Anti-Corruption Capabilities of Public E-Procurement Technologies: Principal-Agent Theory

Anti-Corruption Capabilities of Public E-Procurement Technologies: Principal-Agent Theory

Arjun Neupane (University of Southern Queensland, Australia), Jeffrey Soar (University of Southern Queensland, Australia) and Kishor Vaidya (University of Southern Queensland, Australia & University of Canberra, Australia)
DOI: 10.4018/978-1-4666-4900-2.ch010


Public procurement is an important area warranting further attention in government reform, as electronic systems for procurement have enormous potential to help reduce corruption. Public e-Procurement is the use of an Internet or Web-based system by government institutions for the acquisition of goods and services, which can improve transparency and accountability. This chapter discusses different types of e-Procurement technologies with case examples from different countries that demonstrate how the e-Procurement technologies have great potential as the anti-corruption technologies. The chapter reviews the Principal-Agent Theory and discusses other relevant theories including Transaction Cost Theory, Fraud Triangle Theory, Diffusion of Innovation Theory, and the Technology Acceptance Model. Following a discussion of the potential of e-Procurement systems in mitigating corruption, a theoretical research model is proposed for identifying public e-Procurement anti-corruption capabilities.
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Introduction And Background

Governments across the globe have been increasing the adoption of information and communication technologies (ICTs) as tools to enhance transparency and accountability in government (McCue & Roman, 2012; Neupane &Soar et al., 2012). Public e-Procurement is an e-Government tool with the potential to help reform the government procurement systems

(Filho & Mota, 2012) and enhance efficiency, improve the speed and quality of procurement processes, and, importantly, to enhance transparency and accountability (Brun et al., 2010; Wen & Wei, 2007).

Public e-Procurement is defined as the use of ICT such as Internet or web-based systems by government institutions in conducting procurement-related tasks, such as the acquisition of goods, services, and the allocation of work to bidders (Davila,Gupta & Palmer, 2003; Leipold et al., 2004). Vaidya (2007) defined public e-Procurement as an Internet based inter-organisational information system that integrates and automates any parts of procurement processes in order to improve transparency and accountability.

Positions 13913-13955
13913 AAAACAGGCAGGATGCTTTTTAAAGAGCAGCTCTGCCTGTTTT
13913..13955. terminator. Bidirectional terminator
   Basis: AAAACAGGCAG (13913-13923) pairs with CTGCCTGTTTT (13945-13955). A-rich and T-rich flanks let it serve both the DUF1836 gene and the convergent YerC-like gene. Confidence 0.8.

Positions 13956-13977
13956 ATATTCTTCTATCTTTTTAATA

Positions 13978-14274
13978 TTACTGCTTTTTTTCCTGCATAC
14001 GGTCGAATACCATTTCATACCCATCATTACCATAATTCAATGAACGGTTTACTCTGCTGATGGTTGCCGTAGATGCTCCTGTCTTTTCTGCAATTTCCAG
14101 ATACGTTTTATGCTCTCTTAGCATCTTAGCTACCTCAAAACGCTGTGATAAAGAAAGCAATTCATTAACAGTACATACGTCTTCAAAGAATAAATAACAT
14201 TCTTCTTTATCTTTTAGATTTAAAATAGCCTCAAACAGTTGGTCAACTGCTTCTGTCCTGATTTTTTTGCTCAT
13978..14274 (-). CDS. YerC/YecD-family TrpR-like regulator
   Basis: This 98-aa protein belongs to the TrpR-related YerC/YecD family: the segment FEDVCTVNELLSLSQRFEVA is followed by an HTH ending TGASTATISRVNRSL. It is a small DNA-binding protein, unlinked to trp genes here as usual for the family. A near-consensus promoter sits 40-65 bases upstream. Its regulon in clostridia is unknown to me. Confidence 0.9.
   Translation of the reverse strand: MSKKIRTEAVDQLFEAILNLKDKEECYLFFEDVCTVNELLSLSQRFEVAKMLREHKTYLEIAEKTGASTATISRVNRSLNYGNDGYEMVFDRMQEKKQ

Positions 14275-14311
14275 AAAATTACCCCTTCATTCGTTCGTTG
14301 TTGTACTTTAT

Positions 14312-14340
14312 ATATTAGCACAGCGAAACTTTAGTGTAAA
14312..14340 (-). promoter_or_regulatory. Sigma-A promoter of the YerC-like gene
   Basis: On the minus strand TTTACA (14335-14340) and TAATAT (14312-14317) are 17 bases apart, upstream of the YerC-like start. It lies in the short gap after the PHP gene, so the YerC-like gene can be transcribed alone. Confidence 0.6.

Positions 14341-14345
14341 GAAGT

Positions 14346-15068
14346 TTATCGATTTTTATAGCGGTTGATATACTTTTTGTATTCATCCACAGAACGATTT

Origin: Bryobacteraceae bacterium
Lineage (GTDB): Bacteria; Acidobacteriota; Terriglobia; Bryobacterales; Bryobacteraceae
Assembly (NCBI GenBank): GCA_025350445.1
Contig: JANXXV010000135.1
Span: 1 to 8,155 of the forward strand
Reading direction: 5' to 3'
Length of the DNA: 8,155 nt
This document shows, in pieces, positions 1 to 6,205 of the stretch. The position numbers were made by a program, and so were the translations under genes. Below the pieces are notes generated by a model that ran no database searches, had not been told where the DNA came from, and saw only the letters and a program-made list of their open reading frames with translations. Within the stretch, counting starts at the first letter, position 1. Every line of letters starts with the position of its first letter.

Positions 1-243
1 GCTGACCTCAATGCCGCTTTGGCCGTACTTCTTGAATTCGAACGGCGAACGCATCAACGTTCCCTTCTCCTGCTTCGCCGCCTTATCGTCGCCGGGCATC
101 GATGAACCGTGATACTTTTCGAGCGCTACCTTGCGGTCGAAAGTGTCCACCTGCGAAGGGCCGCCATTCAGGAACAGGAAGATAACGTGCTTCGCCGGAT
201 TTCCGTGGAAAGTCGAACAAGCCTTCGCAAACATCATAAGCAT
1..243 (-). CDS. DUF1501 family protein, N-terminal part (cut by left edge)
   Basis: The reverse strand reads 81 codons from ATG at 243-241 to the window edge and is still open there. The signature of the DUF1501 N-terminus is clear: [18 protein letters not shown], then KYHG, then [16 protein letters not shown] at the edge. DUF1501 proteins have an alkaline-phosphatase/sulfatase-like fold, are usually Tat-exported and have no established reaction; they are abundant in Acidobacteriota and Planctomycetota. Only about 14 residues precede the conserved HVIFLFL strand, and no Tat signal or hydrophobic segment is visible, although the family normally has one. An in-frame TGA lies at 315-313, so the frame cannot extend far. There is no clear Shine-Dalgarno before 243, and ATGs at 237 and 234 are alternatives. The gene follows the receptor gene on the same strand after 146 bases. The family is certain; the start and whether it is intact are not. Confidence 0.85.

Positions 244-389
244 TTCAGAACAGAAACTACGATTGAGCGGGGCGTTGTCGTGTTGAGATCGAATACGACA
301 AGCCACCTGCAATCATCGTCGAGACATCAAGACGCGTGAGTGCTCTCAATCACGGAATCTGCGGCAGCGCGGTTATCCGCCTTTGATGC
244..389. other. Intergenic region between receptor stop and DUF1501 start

Corruption in public procurement is believed to be rapidly increasing, especially in developing countries. It is a global threat to economic and human development of all nations (Neupane,Soar & Vaidya, 2012a). Public procurement accounts for almost 10 to 15 percent of Gross Domestic Product (GDP) in developed countries and almost 20% of GDP in developing countries (GTN, 2003). The basic principle of public procurement is to acquire the right item at the right time, and at the right price. Developing countries are more vulnerable to fraud and corruption and there is a need for procurement processes to be more transparent and accountable. There are many related aspects of corruption such as unjustified or hidden procurement planning, lack of assessment, political pressure, lack of monitoring capacity, inconsistent cost estimates, and weak professionalization of the bureaucracy of the country (Del Monte & Papagni, 2007; Kolstad & Wiig, 2009; Neupane andSoar et al., 2012; Pellegrini & Gerlagh, 2008; Subedi, 2006; Ware et al., 2012).

Public procurement processes have different phases and each phase has a potential risk for corruption. The three main phases of the public procurement process have been illustrated by Matechak (2002): procurement planning and budgeting, procurement solicitation, and contract award and performance. Szymanski (2007) proposed five stages for setting up structures to fight corruption in public procurement, these were: procurement planning and needs assessments, product design and document preparation, tender processes, contract award and implementation, and accounting and audit. Szymanski identified the most vulnerable areas of corruptions that need assessments as: project specification, bid evaluation, and sub-contracting. Szymanski suggested that the major risks for corruption arise from a lack of transparency, limited access to information, a lack of accountability and a lack of control at each stage of the public procurement process.

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